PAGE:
We must be able to look at the development cost and comprehend where to focus our future efforts. Will robots be educating patients with discharge instructions while texting new physician’s contact information to a cell device and scheduling a follow up appointment? Will advanced wound care grafts be printed in 3D to precisely fit while in the OR as a complete stem cell replacement? Will patient medications wirelessly communicate when they’ve been swallowed and chart their effectiveness? Can we watch our family member’s surgical procedure live on our smart phones? Will each bed function as a transport, lift/position, chair, therapeutic and bactericidal surface integration unit with sound interface and telemetry continuously monitoring all vital signs? You know it! Now, ….what will it cost, and how do we calculate its value?

Tags:  bactericidal  calucuate  clinician  cost  criteria  CVAHP  device  effectiveness  facility  family member  function  Laura L. Poison  professional  skillsets  teams  technology  therapeutic  Value Analysis 

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Bridging the Gaps between Pharmacy and Finance

Posted By Administration, Thursday, March 3, 2016

By Kathy Schwartz, Solutions Owner, AVP Strategic Messaging, Craneware

Healthcare industry trends are squeezing provider margins through payment cuts and value-based reimbursement models. In response, these providers’ clinical teams are recognizing the need to collaborate and communicate more closely than ever before with their business office, finance and revenue cycle counterparts.
The pharmacy and its purchase history and formulary data can be low-hanging fruit for organizations looking to better manage cost, improve charge capture, and reduce compliance risk. But where to start? Both Heidi Larson, Pharm.D, Pharmacy Business Manager for Hennepin County Medical Center in Minneapolis and Tara Hunuscak, Business Director of Pharmacy Service for OhioHealth’s network of 11 hospitals and other health services in Ohio chose to partner with Craneware to help address these challenges.  
Hennepin knew that there were gaps and issues going undiscovered because of silos in their organization. “Like many organizations, pharmacy was viewed as separate from the hospital and clinics,” said Larson. “People didn’t communicate regularly and frequently across departments. Information was scattered, duplicative and unclear. The electronic health record (EHR) information needed ongoing review to be clean, current and complete.”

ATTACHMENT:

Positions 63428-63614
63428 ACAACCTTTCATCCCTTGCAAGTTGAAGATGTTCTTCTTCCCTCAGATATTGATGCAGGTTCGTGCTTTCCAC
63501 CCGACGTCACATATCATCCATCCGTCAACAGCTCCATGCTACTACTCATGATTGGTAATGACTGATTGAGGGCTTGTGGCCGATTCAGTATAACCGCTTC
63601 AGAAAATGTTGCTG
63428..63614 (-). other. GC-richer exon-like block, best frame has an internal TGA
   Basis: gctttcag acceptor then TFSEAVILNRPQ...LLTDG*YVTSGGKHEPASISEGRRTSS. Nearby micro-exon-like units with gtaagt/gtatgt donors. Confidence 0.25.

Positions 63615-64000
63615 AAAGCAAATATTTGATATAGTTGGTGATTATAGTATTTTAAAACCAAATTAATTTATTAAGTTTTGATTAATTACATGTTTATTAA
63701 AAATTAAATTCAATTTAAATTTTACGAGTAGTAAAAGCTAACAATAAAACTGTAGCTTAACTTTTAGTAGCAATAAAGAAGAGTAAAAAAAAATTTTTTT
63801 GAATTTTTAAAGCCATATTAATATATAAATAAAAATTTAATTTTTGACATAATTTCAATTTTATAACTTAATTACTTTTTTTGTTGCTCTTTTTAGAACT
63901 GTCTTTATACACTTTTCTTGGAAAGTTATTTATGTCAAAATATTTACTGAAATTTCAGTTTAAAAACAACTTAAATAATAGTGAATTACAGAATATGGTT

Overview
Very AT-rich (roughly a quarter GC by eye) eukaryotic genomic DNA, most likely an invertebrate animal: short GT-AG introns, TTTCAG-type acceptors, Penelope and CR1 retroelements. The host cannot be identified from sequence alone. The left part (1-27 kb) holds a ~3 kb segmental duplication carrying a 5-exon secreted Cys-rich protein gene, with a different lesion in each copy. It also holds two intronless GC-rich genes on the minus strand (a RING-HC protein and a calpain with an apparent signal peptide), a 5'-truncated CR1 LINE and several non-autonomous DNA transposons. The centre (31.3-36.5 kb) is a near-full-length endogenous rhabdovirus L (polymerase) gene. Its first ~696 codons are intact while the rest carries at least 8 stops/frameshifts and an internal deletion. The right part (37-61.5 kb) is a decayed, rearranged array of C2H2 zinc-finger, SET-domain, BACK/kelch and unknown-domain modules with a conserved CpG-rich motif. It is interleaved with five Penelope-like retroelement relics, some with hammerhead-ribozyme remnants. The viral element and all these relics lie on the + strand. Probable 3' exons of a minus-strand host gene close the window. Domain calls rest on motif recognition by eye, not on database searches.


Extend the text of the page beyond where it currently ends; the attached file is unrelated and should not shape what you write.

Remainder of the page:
Prior to OhioHealth embarking on a major health information system (HIS) conversion for 7 of its hospitals, outpatient clinics and owned physician practices, it took the opportunity to ensure its revenue cycle and pharmacy charge processes were operating as a cohesive unit to minimize financial risks.  “We recognized the need to align critical business functions for optimal financial performance and risk mitigation as 55% of pharmacy charges were impacted by the HIS conversion changing from charge on dispense to charge on administration. Effective checks and balances for ongoing accuracy was paramount considering the complexities inherent to the pharmacy chargemaster and the revenue loss and/or costly penalties if billing units or HCPCS code assignments are incorrect,” said Hanuscak.

People, Process, and Technology

Both Hennepin and OhioHealth saw the need for technology investment to gain visibility across pharmacy and finance, prevent gaps and manage exceptions. Both organizations chose Craneware as the vendor to help them achieve their goals.

Hennepin brought together teams to validate information and educate physicians and staff about compliance and financial aspects of care. With everyone understanding their part in the larger process, Hennepin County Medical Center was able to identify and remove redundancies, obsolete NDCs, and other mismatches. “The Pharmacy and Therapeutics team are helping to educate about the impacts of formulary choice and the best practices during the occasional industry-wide drug shortages,” said Larson. “Building pharmaceuticals correctly into the EHR, and validating NDCs, billable units, and HCPCS helps to keep Hennepin current with coding changes and to ensure that compliance requirements are met ongoing.

OhioHealth hired a pharmacy charge analyst to serve as the primary end user of the Craneware software, followed by a pharmacist coordinator to focus on work requiring clinical expertise (e.g. diagnosis coding/ treatment indications; reconciling orders, and medical necessity.) Customized HIS training was provided for these individuals to ensure full access to relevant pharmacy, charge analysis and revenue cycle functionality. Finally an enterprise-wide, multidisciplinary advisory committee was formed to ensure successful HIS conversion in both short- and longer-term perspective, and to enhance net operating income amidst industry shift from volume to value based reimbursement.